Ramone also produced the Ronnie Spector album, She Talks to Rainbows, in 1999. It was critically acclaimed, but did not perform too well with the public and went virtually unnoticed. The title track was previously on the Ramones' last studio album, ¡Adios Amigos!.


Joey Ramone died of lymphoma at New York-Presbyterian Hospital on April 15, 2001, after a seven year battle. [6] He was reportedly listening to the song "In A Little While" by U2 when he died.[7] This was during U2's Elevation Tour, and from that point on during shows Bono would introduce the song as a tune that was originally about a lovestruck hangover but that Joey turned it into a gospel song.[8]

His solo album Don't Worry About Me was released posthumously in 2002, and features the single "What a Wonderful World", a cover of the Louis Armstrong standard. MTV News claimed: "With his trademark rose-colored shades, black leather jacket, shoulder-length hair, ripped jeans and alternately snarling and crooning, hiccoughing vocals, Joey was the iconic godfather of punk."[9]

On November 30, 2003, a block of East 2nd Street in New York City was officially renamed Joey Ramone Place.[10] It is the block where Joey Ramone once lived with bandmate Dee Dee Ramone, and is near the music club CBGB, where the Ramones got their start. Hyman's birthday is celebrated annually by rock 'n' roll nightclubs, hosted in New York City by his brother and, until 2007, his mother, Charlotte. Joey Ramone was buried in Hillside Cemetery in Lyndhurst, New Jersey.[11]

In 2001, when Joey Ramone died, the Ramones were named as inductees to the Rock and Roll Hall of Fame, prior to the actual ceremony held early the following year (2002).

Vocal style

Ramone's vocal style was unorthodox in that he had no formal training in an era where vocal proficiency was arguably the norm for most rock bands. His signature cracks, hiccups, snarls, crooning and youthful voice made his one of punk rock's most recognizable voices. claims that "Joey Ramone's signature bleat was the voice of punk rock in America."[12] As his vocals matured and deepened through his career, so did the Ramones' songwriting, leaving a notable difference from Joey's initial melodic and callow style—two notable tracks serving as examples are "Somebody Put Something in My Drink" and "Mama's Boy".


For Ramones albums, see Ramones discography on Wikipedia.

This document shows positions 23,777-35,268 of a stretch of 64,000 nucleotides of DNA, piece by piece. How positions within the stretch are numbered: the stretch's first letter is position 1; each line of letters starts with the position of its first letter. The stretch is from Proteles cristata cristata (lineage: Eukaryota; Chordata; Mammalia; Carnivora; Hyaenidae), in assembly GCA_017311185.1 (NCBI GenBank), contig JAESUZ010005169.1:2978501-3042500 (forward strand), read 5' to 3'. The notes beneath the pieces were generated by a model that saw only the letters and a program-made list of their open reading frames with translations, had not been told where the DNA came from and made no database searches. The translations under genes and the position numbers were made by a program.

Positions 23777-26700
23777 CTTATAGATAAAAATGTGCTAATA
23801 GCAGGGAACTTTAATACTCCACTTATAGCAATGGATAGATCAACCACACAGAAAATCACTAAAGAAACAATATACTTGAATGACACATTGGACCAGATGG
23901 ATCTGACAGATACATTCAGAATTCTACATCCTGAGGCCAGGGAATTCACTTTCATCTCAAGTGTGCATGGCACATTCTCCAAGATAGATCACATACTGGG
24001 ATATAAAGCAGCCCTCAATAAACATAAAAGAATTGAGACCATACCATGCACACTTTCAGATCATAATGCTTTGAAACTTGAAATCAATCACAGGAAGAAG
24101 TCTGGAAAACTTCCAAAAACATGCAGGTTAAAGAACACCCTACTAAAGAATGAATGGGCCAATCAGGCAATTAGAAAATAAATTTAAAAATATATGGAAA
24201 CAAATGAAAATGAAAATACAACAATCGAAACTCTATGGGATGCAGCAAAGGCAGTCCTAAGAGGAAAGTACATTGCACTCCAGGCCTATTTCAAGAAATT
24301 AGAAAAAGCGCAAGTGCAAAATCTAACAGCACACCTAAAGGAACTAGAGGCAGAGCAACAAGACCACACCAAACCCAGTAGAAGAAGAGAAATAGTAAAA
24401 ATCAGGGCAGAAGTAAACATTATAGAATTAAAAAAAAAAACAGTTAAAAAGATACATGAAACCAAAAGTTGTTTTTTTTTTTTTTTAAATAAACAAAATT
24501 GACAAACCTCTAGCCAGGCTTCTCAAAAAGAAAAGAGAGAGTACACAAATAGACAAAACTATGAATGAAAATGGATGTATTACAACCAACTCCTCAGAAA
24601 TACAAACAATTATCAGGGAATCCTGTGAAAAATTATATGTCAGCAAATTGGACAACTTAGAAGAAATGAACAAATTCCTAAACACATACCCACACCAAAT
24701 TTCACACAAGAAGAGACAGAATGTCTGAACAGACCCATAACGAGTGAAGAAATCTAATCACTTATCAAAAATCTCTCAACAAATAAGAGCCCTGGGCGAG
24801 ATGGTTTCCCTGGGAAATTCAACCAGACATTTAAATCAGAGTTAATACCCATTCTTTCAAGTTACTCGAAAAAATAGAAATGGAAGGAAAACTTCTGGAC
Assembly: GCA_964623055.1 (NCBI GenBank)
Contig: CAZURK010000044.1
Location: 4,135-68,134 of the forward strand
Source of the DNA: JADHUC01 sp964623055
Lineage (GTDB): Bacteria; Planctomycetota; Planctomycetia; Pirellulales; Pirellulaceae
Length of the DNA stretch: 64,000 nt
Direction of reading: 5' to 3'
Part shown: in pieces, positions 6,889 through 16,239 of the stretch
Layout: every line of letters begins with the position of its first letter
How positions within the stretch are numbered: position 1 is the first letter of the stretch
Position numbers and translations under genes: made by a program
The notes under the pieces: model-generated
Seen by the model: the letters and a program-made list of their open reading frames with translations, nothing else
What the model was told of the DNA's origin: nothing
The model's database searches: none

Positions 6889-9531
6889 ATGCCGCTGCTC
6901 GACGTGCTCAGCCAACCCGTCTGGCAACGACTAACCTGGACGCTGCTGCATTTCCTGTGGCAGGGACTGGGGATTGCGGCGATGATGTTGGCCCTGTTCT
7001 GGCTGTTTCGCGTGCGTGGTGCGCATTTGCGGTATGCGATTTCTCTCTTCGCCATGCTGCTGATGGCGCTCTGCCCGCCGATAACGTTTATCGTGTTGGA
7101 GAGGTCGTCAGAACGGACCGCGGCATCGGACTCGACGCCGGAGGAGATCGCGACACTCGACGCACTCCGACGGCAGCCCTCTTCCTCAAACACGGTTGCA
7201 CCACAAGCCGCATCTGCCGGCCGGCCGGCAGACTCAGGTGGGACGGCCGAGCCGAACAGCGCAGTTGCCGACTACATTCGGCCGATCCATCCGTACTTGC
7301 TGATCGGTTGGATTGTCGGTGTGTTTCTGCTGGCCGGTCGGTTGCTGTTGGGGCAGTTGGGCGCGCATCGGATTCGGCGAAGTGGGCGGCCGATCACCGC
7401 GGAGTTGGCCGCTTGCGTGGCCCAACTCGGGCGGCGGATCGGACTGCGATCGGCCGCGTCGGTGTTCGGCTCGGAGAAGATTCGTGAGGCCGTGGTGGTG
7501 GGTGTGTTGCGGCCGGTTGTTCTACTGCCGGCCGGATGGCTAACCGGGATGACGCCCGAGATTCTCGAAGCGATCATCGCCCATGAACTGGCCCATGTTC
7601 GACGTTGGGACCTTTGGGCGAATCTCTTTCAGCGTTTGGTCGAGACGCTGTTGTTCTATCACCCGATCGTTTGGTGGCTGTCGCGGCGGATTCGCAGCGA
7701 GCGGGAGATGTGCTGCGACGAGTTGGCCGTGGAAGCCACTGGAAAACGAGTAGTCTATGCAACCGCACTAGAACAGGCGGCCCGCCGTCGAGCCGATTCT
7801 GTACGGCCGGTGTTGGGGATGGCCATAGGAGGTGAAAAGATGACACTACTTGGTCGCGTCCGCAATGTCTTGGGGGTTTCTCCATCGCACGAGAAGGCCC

• Don't Worry About Me – (2002)


  • In a Family Way – Sibling Rivalry (1994)
  • Ramones: Leathers from New York – The Ramones and Joey Ramone (solo) (1997)
  • Christmas Spirit...In My House – (2002)


  • "I Got You Babe" - (1982) (A duet with Holly Beth Vincent)
  • "What a Wonderful World" - (2002)

Notes and references

  1. 1.0 1.1
  2. Powers, Ann. "Joey Ramone, Punk's Influential Yelper, Dies at 49", The New York Times, April 16, 2001. Accessed June 2, 2009. "Born Jeffry Hyman in Forest Hills, Queens, Mr. Ramone grew up a sensitive outcast in a bohemian family."
  3. BBC News | MUSIC | The musical misfits
  4. Independents band bio
  6. Notice of Joey Ramone's death
  7. VH1 news
  8. U2. (2001). Elevation 2001: Live from Boston. [DVD]. Boston, Massachusetts: Island/Interscope. 
  9. MTV News obituary
  11. "Sometimes the Grave Is a Fine and Public Place". New York Times. March 28, 2004. "But there are a slew of other places around New Jersey with their own pantheons. Consider the eclectic group at rest in Hillside Cemetery in Lyndhurst: the Pulitzer Prize-winning poet William Carlos Williams and both founders of the former industrial giant Becton-Dickinson, Maxwell Becton and Fairleigh Dickinson, for whom the New Jersey university is named. Three years ago, they were joined by the seminal punk rocker Joey Ramone, whose birth name was Jeffry Hyman." 
  12.—Joey Ramone

External links

This page uses content from the English Wikipedia. The original article was at Joey Ramone. The list of authors can be seen in the page history.